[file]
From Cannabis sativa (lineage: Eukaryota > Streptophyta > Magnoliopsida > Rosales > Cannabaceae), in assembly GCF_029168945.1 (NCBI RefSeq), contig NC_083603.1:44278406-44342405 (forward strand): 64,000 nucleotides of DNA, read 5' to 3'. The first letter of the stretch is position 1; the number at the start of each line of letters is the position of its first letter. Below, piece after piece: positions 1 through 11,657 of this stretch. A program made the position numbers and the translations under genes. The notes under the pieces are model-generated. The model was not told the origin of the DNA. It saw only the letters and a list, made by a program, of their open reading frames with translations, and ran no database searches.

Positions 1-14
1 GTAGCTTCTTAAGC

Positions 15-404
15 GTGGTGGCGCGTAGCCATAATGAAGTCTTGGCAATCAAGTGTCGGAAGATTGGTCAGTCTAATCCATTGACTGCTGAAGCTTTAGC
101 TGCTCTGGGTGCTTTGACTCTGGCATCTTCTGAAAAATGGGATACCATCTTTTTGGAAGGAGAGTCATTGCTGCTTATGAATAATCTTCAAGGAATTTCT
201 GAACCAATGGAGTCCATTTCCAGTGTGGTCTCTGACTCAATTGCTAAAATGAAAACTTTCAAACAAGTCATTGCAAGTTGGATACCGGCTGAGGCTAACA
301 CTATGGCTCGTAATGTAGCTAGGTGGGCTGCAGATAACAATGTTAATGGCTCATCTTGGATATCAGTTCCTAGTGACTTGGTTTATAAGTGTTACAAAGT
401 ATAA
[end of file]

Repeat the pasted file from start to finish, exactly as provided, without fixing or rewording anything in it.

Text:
From Cannabis sativa (lineage: Eukaryota > Streptophyta > Magnoliopsida > Rosales > Cannabaceae), in assembly GCF_029168945.1 (NCBI RefSeq), contig NC_083603.1:44278406-44342405 (forward strand): 64,000 nucleotides of DNA, read 5' to 3'. The first letter of the stretch is position 1; the number at the start of each line of letters is the position of its first letter. Below, piece after piece: positions 1 through 11,657 of this stretch. A program made the position numbers and the translations under genes. The notes under the pieces are model-generated. The model was not told the origin of the DNA. It saw only the letters and a list, made by a program, of their open reading frames with translations, and ran no database searches.

Positions 1-14
1 GTAGCTTCTTAAGC

Positions 15-404
15 GTGGTGGCGCGTAGCCATAATGAAGTCTTGGCAATCAAGTGTCGGAAGATTGGTCAGTCTAATCCATTGACTGCTGAAGCTTTAGC
101 TGCTCTGGGTGCTTTGACTCTGGCATCTTCTGAAAAATGGGATACCATCTTTTTGGAAGGAGAGTCATTGCTGCTTATGAATAATCTTCAAGGAATTTCT
201 GAACCAATGGAGTCCATTTCCAGTGTGGTCTCTGACTCAATTGCTAAAATGAAAACTTTCAAACAAGTCATTGCAAGTTGGATACCGGCTGAGGCTAACA
301 CTATGGCTCGTAATGTAGCTAGGTGGGCTGCAGATAACAATGTTAATGGCTCATCTTGGATATCAGTTCCTAGTGACTTGGTTTATAAGTGTTACAAAGT
401 ATAA